A method for identifying water foraging bees by refractometer analysis: a spotlight on daily and seasonal water collecting activities of Apis mellifera L.

  • Jana E. ReetzEmail author
  • Sebastian Zühlke
  • Michael Spiteller
  • Klaus Wallner
Research article


The current discussion about the relevance of guttation as a water source for honey bees (Apis mellifera L.) draws attention to the activity of water foraging bees. However, due to the wide foraging range, field observations of water foraging bees are difficult to carry out. Therefore, samples of returning bees were collected in front of the entrance early in the morning as well as during the day in summer and autumn 2010. In the laboratory, honey sacs of bees without pollen or propolis were examined. Honey sac samples with a weight of ≥0.005 g were classified as successful foragers. For the determination of water or nectar foragers, the honey sac contents of successful foragers were analyzed with a refractometer. Due to the dilution and the precision of the refractometer, an accuracy of 5 % was possible. Based on the known range of sugar concentrations in nectars, the analyzed samples were divided into nectar foragers (25–65 % sugar) and water foragers (0–15 % sugar). The study reveals that nectar and water foraging bees can be discriminated by analyzing the honey sac extracts with a refractometer. In autumn, the water demand of honey bee colonies is almost exclusively covered by water collection, whereas during summer nectar is mainly used as a substitute for water. In general, water collection is not restricted to certain times of the day.


Water foraging Apis mellifera L. Honey sac Refractometer 



For funding this research on the water collecting activities of honey bees, we thank the Federal Office of Consumer Protection and Food Safety (BVL). Furthermore, we thank the staff members of the field sites for providing us experimental sites, K. Baur for helping with the preparation of the honey sacs and the reviewers for helpful comments on the manuscript.


  1. Becher MA, Scharpenberg H, Moritz RFA (2009) Pupal developmental temperature and behavioral specialization of honeybee workers (Apis mellifera L.). J Comp Physiol A 195:673–679. doi: 10.1007/s00359-009-0442-7 CrossRefGoogle Scholar
  2. Casaulta G, Krieg J, Spiess W (1985) Der Schweizerische Bienenvater—Fachbuch für Imker, Chap. XXVII, 16th edn. Verlag Sauerländer, AarauGoogle Scholar
  3. Girolami V, Mazzon L, Squartini A, Mori N, Marzaro M, Di Bernardo A, Greatti M, Giorio C, Tapparo A (2009) Translocation of neonicotinoid insecticides from coated seeds to seedling guttation drops: a novel way of intoxication for bees. J Econ Entomol 102(5):1808–1815. doi: 10.1603/029.102.0511 PubMedCrossRefGoogle Scholar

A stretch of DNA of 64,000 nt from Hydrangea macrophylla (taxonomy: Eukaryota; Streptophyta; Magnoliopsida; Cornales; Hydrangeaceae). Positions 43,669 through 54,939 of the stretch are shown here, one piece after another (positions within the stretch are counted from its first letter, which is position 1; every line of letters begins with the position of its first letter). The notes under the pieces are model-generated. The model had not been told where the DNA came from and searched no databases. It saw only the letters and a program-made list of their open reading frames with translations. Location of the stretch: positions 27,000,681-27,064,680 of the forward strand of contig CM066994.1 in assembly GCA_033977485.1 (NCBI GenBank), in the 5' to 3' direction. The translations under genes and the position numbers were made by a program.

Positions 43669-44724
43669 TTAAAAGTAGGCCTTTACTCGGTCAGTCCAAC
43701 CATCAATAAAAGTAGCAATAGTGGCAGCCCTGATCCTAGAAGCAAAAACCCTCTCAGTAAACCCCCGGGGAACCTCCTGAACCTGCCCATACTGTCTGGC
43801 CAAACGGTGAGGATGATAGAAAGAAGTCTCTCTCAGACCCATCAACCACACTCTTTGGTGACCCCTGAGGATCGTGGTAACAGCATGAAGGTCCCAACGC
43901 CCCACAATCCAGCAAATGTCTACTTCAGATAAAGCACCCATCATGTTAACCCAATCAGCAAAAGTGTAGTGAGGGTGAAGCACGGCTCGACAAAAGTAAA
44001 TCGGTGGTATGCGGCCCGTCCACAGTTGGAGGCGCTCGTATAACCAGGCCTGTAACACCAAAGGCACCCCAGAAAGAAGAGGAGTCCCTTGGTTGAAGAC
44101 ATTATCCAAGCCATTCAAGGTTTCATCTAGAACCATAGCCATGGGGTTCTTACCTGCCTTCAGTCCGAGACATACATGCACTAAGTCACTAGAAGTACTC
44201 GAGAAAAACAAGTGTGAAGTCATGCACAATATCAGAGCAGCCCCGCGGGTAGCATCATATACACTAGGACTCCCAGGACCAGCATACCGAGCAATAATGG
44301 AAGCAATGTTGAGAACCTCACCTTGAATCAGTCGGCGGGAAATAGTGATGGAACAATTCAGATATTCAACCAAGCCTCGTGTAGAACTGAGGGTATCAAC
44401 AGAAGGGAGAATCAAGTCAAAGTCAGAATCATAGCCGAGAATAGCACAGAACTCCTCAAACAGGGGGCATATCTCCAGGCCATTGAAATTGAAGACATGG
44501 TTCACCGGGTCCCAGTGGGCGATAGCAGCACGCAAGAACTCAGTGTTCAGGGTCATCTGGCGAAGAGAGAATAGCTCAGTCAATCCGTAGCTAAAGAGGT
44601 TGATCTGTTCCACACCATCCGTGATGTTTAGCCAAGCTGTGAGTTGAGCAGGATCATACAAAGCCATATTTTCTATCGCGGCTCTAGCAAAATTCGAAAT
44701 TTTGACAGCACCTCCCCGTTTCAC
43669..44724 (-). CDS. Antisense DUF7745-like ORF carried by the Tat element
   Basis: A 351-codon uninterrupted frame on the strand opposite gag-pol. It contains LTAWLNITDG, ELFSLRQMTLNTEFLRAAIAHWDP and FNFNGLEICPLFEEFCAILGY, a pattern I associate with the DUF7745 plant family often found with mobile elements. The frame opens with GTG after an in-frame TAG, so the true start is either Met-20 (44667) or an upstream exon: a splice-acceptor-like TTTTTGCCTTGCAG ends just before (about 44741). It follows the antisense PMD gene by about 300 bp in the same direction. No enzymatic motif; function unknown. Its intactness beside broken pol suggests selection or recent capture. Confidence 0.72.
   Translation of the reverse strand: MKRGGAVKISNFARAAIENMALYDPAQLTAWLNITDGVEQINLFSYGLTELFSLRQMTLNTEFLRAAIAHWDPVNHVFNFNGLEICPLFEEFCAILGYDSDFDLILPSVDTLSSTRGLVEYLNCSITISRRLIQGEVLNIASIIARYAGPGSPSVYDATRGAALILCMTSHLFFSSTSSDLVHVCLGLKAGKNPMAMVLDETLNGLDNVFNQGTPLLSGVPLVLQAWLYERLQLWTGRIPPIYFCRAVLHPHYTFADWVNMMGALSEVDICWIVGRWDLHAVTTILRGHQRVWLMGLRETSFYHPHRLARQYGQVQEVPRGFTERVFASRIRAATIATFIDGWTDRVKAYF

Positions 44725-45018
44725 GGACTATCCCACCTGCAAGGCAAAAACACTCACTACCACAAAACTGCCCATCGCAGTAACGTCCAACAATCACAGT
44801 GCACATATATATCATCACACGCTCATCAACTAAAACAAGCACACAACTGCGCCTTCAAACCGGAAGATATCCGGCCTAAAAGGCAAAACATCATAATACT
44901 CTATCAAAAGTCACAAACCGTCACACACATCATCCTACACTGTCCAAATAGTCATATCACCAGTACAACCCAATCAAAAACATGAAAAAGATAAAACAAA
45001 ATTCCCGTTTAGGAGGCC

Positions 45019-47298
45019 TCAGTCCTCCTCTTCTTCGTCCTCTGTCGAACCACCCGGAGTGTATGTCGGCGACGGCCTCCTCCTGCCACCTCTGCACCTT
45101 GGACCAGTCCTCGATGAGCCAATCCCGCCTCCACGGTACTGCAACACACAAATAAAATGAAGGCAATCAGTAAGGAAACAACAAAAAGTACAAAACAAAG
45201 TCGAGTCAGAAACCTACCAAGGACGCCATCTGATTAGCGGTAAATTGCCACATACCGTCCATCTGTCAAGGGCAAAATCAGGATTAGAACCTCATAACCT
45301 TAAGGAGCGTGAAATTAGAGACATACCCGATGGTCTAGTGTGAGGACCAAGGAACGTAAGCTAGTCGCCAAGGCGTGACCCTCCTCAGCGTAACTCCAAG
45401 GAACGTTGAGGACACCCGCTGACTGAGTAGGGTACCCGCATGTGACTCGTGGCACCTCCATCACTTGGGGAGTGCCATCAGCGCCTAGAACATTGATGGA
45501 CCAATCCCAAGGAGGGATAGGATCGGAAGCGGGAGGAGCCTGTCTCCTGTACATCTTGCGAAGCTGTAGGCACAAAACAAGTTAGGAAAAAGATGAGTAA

4. Kiechle H (1961) Die soziale Regulation der Wassersammeltätigkeit im Bienenstaat und deren physiologische Grundlage. J Comp Physiol A 45(2):154–192. doi: 10.1007/BF00297763 Google Scholar
  5. Kühnholz S, Seeley TD (1997) The control of water collection in honey bee colonies. Behav Ecol Sociobiol 41(6):407–422. doi: 10.1007/s002650050402 CrossRefGoogle Scholar
  6. Lindauer M (1954) Temperaturregulierung und Wasserhaushalt im Bienenstaat. J Comp Physiol A 36(4):391–432. doi: 10.1007/BF00345028 Google Scholar
  7. Maurizio A, Grafl I (1969) Das Trachtpflanzenbuch: Nektar und Pollen—die wichtigsten Nahrungsquellen der Honigbiene. Ehrenwirth Verlag, MünchenGoogle Scholar
  8. Pasedach-Poeverlein K (1940) Über das „Spritzen“ der Bienen und über die Konzentrationsänderung ihres Honigblaseninhalts. J Comp Physiol A 28(3):197–210. doi: 10.1007/BF00342435 Google Scholar
  9. Piscitelli A (1959) Über die Bevorzugung mineralstoffhaltiger Lösungen gegenüber reinem Wasser durch die Honigbiene. J Comp Physiol A 42(5):501–524. doi: 10.1007/BF00297807 Google Scholar
  10. Reetz JE, Zühlke S, Spiteller M, Wallner K (2011) Neonicotinoid insecticides translocated in guttated droplets of seed-treated maize and wheat: a threat to honeybees? Apidologie 42(5):596–606. doi: 10.1007/s13592-011-0049-1 CrossRefGoogle Scholar
  11. Robinson GE, Underwood BA, Henderson CE (1984) A highly specialized water-collecting honeybee. Apidologie 15(3):355–358. doi: 10.1051/apido:19840307 CrossRefGoogle Scholar
  12. Seeley TD (1996) The wisdom of the hive: the social physiology of honey bee colonies. Harvard University Press, Cambridge, pp 42–43. Accessed 3rd May 2012
  13. Sesta G, Lusco L (2008) Refractometric determination of water content in royal jelly. Apidologie 39(2):225–232. doi: 10.1051/apido:2007053 CrossRefGoogle Scholar
  14. Visscher PK, Crailsheim K, Sherman G (1996) How do honeybees (Apis mellifera) fuel their water foraging flights? J Insect Physiol 42(11–12):1089–1094. doi: 10.1016/S0022-1910(96)00058-3 CrossRefGoogle Scholar
  15. Wykes GR (1952) The sugar content of nectars. Biochem J 53(2):294–296Google Scholar

Copyright information

© Bundesamt für Verbraucherschutz und Lebensmittelsicherheit (BVL) 2012

Authors and Affiliations

  • Jana E. Reetz
    • 1
    Email author
  • Sebastian Zühlke
    • 2
  • Michael Spiteller
    • 2
  • Klaus Wallner
    • 1
  1. 1.Apicultural State InstituteUniversity of HohenheimStuttgartGermany
  2. 2.Faculty of Chemistry, Institute of Environmental Research (INFU)Technical University DortmundDortmundGermany

Personalised recommendations